Each week members of our community pose a tough question they’re facing in their career for Valerie Sutton, our Non-Executive Director for Workforce Navigation & Transformation.. She posts her response in our community and we then share her advice via our blog. Got your own career-related questions? Share your questions with us via Instagram or LinkedIn!
“What would you do if you weren’t afraid?”Sheryl Sandberg
Starting a new job can be exciting AND anxiety-inducing – especially when you’re at the beginning of your career! Questions may swirl in your head about how to act, where to start and how to organize your day. You may be joining an organization that offers structured training or a team whose manager has organized your work for you in advance. But, if you find yourself in a situation where there’s little formal onboarding provided by your employer, take matters into your own hands and create an onboarding plan. This is a plan that you’ll build with input from your manager to support you in learning about your organization, your role, and the relationships that you’ll need to cultivate at work to support you. Here’s one way to create an onboarding plan to support you in your first 30, 60, or 90 days on the job during your early career.
Begin with a Learning Mindset
Being new in an organization or role is the optimal time to shift into a learning and inquiry mindset – aiming to ask questions and learn from others around you. Specifically, you want to start with a mindset of learning new people, systems, and processes. Spending time on each of these factors helps you to be more effective and impactful in your work from the get-go, which will enhance your satisfaction and confidence. Think about organizing your learning into sprints; a reasonable first sprint is your first 30 days, and then review your progress and priorities at the beginning and end of each month throughout your first six months (or perhaps even through your first year).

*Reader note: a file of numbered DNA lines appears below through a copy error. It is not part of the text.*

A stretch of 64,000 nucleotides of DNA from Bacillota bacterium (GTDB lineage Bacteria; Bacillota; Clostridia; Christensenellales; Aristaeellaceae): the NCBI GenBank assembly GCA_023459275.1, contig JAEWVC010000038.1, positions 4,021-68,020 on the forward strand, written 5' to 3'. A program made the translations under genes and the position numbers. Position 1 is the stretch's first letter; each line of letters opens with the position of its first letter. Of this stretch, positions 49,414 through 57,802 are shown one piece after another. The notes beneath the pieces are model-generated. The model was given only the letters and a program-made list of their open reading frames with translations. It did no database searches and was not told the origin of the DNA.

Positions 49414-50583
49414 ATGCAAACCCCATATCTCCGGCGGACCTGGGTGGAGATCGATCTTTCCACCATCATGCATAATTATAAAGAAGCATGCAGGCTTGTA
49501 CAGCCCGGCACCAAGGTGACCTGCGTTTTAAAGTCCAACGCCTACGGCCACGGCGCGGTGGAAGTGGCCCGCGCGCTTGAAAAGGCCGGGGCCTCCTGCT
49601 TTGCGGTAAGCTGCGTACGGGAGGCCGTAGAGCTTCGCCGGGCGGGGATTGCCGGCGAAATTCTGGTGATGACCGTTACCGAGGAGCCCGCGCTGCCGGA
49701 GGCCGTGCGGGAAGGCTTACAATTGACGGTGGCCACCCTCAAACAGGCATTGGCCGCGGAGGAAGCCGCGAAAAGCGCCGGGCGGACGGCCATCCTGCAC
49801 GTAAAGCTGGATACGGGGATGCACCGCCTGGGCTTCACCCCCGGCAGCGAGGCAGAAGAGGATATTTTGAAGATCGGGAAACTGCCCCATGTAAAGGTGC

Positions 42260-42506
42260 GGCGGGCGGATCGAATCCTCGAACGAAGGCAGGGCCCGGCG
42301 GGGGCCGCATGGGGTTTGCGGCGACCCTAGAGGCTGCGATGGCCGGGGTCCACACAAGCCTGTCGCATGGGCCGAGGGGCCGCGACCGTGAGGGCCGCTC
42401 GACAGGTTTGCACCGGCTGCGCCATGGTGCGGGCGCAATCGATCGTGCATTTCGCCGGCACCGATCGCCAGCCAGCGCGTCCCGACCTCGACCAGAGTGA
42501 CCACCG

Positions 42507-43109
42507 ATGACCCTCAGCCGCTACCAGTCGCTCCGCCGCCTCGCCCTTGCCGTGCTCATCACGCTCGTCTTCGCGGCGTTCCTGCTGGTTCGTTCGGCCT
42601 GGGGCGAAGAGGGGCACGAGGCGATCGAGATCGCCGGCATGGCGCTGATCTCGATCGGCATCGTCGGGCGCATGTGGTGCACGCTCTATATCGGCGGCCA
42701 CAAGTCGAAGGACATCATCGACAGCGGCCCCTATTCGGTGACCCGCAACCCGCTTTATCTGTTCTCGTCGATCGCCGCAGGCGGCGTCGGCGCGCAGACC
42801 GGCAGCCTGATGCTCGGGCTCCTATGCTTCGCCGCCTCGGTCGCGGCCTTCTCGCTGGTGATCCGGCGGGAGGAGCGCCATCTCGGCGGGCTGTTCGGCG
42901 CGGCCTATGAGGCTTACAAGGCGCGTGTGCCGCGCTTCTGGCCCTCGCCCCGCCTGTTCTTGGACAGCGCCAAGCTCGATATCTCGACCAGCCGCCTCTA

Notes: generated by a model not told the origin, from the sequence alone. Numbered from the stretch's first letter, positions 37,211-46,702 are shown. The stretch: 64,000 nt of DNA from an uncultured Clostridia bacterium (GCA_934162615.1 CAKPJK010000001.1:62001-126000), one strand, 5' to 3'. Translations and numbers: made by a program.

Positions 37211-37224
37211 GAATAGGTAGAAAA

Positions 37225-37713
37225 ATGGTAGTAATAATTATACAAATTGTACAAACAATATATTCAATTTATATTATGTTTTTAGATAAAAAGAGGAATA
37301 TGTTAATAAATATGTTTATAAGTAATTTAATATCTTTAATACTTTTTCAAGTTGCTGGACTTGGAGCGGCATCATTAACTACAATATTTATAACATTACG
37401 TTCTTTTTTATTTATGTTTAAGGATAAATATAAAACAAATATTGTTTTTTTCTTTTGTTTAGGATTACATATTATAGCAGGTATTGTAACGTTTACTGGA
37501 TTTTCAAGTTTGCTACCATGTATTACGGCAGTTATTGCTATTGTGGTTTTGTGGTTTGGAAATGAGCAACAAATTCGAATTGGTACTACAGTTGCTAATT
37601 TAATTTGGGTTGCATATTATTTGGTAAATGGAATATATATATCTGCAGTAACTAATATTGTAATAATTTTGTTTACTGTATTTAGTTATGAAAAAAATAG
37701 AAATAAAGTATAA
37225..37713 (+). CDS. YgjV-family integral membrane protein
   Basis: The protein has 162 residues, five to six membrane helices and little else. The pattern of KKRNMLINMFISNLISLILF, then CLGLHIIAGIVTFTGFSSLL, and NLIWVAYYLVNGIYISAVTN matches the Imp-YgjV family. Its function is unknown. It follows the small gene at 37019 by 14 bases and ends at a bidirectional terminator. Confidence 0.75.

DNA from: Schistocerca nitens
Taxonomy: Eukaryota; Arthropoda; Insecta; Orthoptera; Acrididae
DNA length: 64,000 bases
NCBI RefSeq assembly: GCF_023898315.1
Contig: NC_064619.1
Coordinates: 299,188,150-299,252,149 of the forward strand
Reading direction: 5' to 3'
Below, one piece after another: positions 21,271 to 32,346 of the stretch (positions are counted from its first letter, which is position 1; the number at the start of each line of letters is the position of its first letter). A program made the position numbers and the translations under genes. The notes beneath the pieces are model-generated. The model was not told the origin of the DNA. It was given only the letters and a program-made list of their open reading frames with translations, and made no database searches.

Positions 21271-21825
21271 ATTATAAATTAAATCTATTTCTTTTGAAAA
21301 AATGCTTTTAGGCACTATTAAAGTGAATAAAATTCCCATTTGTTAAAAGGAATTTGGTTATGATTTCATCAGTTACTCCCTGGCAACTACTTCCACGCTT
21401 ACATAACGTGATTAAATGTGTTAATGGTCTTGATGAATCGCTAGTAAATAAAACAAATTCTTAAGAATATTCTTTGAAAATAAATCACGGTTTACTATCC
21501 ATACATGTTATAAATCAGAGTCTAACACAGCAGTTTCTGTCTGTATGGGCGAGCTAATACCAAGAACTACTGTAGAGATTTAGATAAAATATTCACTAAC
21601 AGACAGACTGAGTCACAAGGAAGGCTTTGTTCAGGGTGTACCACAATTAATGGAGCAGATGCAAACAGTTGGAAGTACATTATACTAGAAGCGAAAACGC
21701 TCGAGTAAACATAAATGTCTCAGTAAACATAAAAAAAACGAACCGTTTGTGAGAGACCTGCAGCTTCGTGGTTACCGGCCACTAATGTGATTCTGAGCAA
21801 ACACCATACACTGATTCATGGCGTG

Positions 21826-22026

Learn the Organizational Priorities
Your first stop is with your manager. Your manager is often your best first connection to your team and the wider organization. You’ll want to intentionally cultivate your relationship with your manager, and work with them to gain at least three perspectives:
- learn how your team/business unit fits into the wider goals of the organization;
- how your role supports your team/business unit in advancing those wider organizational goals; and
- the key relationships that you should forge across your team, as well as across the organization.
You’ll also want to work with your manager to establish the following:
- the projects you will be working on in your first 90 days,
- the specific goals of each of those projects,
- your role in delivering that work, as well as any specific requirements, and
- the key stakeholders for each of these projects.
Your onboarding plan begins with these 7 areas (numbered above). Write down what you learn so that you can refer back as you build out your plan and set priorities. And, keep coming back to these areas as you learn more about your role, your manager, your team/business unit, and the wider goals of the organization. Doing so can help you to notice inconsistencies or areas for asking more questions, for example, and also help you to take stock of how much you’ve learned.